On October 24, 2018 at just over 5 months old Falon Wiest got transferred from the Lethbridge Regional Hospital to the Alberta Children’s Hospital by ambulance. She had been throwing up bile, had excessive diarrhea, fevers of 40 degrees and above and a heart rate of 230 for 5 days. Lethbridge had performed all of the basic tests for viral or bacterial infection, including meningitis which all came back negative. On top of the Gastroinestinal Issues she had, she had been diagnosed with Cushing’s Syndrome, and Calgary wanted to complete a MRI on her brain. Cushing syndrome occurs due to abnormally high levels of the hormone cortisol. Some of the symptoms of this syndrome that Falon showed was weight gain, obesity, moon face, excess hair, muscle weakness and bone loss. This syndrome can be caused for two reasons; 1) A pituitary gland tumour or 2) She has had prolonged use of a steroid. Fortunately the MRI came back clear and it was determined the syndrome was a side effect of steroids that a doctor had prescribed her at birth for neonatal rhinitis.
We spent two weeks in ACH doing numerous tests as Falons diarrhea and throwing up was only getting worse, even though she strictly fed through IV nutrition. We were told she was a very sick baby and could go into shock at any moment. She had what was considered secretory diarrhea where her body was producing diarrhea for no reason. After two weeks of tests, and numerous specialists, they though they had a diagnosis but had to send away her DNA to Finland. In the meantime she had more tests, xrays, ultrasounds, a PICC line, a biopsy, colonoscopy, endioscopy, echocardiogram, EKG and the list goes on. She also had numerous blood byproduct transfusions and a blood transfusion.
6 weeks into our stay at ACH the DNA test came back negative. The tests started all over again since she was considered undiagnosed once again. Her specialists completed another scope (colonoscopy/endoscopy with biopsy’s) to decide that she may have a very rare early onset of Inflammed Bowel Disease. She has DNA tests being completed in Toronto and Finland, and specialists in Toronto and France helping to find a diagnosis for her. We were discharged on December 24, 2018 after spending a total of 65 consecutive days in the hospital. Falon is doing well at home, she has a very strict and limited diet of food and is getting 100% of her calories from IV nutrition at this time (Parenteral Nutrition). We still see specialists in Calgary every two weeks going forward at the Children’s Hospital.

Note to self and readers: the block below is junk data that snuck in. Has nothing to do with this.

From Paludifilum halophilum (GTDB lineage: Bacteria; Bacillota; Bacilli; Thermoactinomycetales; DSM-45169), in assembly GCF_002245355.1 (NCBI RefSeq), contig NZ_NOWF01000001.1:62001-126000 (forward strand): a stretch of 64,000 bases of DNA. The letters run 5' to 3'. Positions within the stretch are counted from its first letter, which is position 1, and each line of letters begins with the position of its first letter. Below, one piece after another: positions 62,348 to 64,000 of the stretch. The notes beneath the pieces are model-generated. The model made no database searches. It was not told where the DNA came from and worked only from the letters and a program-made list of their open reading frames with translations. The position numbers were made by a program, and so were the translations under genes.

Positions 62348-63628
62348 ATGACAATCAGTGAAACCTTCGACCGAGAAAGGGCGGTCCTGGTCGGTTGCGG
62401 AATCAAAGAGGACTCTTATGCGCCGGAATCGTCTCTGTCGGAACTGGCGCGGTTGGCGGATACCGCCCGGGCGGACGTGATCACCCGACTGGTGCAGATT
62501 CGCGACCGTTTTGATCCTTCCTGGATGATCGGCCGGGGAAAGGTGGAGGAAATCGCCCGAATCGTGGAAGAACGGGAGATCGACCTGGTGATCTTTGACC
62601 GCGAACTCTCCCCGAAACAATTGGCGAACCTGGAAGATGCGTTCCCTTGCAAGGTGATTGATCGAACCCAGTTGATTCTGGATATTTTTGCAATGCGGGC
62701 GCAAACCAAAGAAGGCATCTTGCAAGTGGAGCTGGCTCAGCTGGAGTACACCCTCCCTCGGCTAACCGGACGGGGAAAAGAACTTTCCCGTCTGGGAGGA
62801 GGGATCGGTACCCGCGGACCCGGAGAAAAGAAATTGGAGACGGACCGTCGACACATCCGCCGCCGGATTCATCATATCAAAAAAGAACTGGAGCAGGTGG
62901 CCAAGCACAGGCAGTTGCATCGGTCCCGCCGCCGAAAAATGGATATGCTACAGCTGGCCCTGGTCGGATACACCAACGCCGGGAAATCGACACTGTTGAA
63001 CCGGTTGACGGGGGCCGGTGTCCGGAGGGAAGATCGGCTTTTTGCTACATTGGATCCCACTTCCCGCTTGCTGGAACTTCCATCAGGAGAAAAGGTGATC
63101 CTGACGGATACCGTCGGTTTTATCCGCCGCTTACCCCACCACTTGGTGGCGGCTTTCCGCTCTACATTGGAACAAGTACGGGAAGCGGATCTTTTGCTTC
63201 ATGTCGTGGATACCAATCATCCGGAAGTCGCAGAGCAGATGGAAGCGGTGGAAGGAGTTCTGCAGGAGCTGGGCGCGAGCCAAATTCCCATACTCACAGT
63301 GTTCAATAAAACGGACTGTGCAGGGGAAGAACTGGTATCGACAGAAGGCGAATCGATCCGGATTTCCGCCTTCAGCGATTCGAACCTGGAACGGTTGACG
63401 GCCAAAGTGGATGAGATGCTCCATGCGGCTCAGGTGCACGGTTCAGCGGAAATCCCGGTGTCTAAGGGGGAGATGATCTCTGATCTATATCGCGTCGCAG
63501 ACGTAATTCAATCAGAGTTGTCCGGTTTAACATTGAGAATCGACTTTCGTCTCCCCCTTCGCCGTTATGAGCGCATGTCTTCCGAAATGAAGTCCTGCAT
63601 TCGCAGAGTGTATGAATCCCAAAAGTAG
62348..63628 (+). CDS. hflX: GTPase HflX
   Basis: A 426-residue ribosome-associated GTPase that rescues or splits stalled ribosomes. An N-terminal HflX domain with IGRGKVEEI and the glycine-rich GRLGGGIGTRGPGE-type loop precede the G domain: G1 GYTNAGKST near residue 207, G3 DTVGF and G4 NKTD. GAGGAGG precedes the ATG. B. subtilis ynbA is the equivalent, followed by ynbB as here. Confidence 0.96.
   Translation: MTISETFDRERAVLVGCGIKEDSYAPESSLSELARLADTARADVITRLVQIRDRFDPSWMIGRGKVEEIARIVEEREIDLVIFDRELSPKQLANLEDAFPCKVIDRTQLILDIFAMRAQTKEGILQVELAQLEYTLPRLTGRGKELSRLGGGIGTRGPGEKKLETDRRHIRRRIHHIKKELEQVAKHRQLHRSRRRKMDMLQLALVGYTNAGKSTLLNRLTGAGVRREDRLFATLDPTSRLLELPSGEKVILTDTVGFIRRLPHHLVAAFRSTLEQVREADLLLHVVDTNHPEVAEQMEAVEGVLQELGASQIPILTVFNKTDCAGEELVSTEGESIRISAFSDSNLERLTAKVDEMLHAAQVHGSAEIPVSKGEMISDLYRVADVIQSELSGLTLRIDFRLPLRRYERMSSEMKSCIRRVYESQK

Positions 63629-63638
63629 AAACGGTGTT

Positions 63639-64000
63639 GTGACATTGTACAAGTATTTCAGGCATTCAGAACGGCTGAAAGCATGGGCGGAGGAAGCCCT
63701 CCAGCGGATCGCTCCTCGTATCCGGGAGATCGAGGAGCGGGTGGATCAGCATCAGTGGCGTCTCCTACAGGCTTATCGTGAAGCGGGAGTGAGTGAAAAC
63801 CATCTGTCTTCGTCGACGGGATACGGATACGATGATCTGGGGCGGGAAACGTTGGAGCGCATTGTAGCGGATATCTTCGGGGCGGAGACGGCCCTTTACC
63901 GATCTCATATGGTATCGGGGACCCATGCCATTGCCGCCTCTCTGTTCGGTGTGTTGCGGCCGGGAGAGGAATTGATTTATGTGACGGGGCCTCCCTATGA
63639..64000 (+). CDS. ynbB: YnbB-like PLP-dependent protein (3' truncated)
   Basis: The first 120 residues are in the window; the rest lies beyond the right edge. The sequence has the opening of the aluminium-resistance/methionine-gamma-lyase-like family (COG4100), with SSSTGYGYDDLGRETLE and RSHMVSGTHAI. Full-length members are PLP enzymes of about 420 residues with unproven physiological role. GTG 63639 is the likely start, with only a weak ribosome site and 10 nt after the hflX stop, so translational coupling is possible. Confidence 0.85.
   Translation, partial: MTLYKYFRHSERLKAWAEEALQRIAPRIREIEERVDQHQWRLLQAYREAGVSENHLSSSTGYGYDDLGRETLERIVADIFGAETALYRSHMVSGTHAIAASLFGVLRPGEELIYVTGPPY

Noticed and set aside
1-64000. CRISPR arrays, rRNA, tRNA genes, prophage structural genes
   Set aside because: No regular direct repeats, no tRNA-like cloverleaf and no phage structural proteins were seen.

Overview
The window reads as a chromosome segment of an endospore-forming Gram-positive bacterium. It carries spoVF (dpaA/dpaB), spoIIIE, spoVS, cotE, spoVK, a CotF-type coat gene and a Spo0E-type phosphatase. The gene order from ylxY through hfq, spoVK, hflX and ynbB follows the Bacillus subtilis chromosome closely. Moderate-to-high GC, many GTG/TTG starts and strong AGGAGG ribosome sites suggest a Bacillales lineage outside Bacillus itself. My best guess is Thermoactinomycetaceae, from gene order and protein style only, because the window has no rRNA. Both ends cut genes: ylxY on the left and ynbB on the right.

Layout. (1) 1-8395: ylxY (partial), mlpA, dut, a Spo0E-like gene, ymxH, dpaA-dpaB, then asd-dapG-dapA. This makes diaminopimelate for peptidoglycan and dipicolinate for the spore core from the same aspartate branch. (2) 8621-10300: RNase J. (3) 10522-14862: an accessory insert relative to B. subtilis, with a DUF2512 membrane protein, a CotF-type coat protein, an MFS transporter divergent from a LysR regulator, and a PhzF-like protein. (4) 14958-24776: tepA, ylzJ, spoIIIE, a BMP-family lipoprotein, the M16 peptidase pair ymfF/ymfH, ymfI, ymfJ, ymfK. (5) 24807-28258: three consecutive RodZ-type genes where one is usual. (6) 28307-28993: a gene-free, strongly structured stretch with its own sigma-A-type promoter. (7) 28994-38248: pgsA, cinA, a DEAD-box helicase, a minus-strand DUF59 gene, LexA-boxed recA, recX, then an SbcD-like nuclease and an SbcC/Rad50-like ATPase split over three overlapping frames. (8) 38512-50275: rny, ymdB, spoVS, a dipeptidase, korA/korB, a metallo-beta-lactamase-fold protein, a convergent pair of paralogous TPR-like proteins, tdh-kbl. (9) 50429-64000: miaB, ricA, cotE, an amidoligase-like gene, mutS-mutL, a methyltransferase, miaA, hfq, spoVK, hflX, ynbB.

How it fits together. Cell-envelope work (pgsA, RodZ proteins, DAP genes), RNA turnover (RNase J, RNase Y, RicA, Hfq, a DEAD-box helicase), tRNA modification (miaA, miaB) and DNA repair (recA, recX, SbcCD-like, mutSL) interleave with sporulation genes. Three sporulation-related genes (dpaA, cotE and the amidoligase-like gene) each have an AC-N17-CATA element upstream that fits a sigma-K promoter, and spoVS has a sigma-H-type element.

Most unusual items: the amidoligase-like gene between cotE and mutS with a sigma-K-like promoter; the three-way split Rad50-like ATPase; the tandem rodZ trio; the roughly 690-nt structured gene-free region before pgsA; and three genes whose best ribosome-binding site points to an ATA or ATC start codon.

Without the Alberta Children’s Hospital we don’t know where we would be today or if we would even have Falon with us. We were so fortunate to be able to sleep in the room with Falon every night and have a great team of specialists and nurses working with her around the clock. We used equipment that was purchased from donations (one was a vein finder for children with small veins - this was used when Falon was poked 17 times in one weekend to try to keep an IV in her). We also used programs such as Music Therapy which is fully funded by donations. Two mornings a week Sarah would come in with musical instruments (guitar, rain stick, shakers) and sing songs to Falon while working on her Physiotherapy at the same time. It’s amazing how much of a distraction music is for kids to work on their Physio without complaining. The two mornings a week was the highlight of our weeks, Falon and I loved it as we knew no matter how sick Falon was it was a time that brought positive energy into our room.
Please make a donation to the ACH, even $5 can make a difference. To donate to our personal page, please put in the recipients name: ‘Kimberly Ivan-Wiest’
Jeff, Falon and I will on Country 105 Radiothon live on February 6th between 10am-11am. Please tune in to listen to us share a bit of Falons story on the radio.
Falon, Kim and Jeff.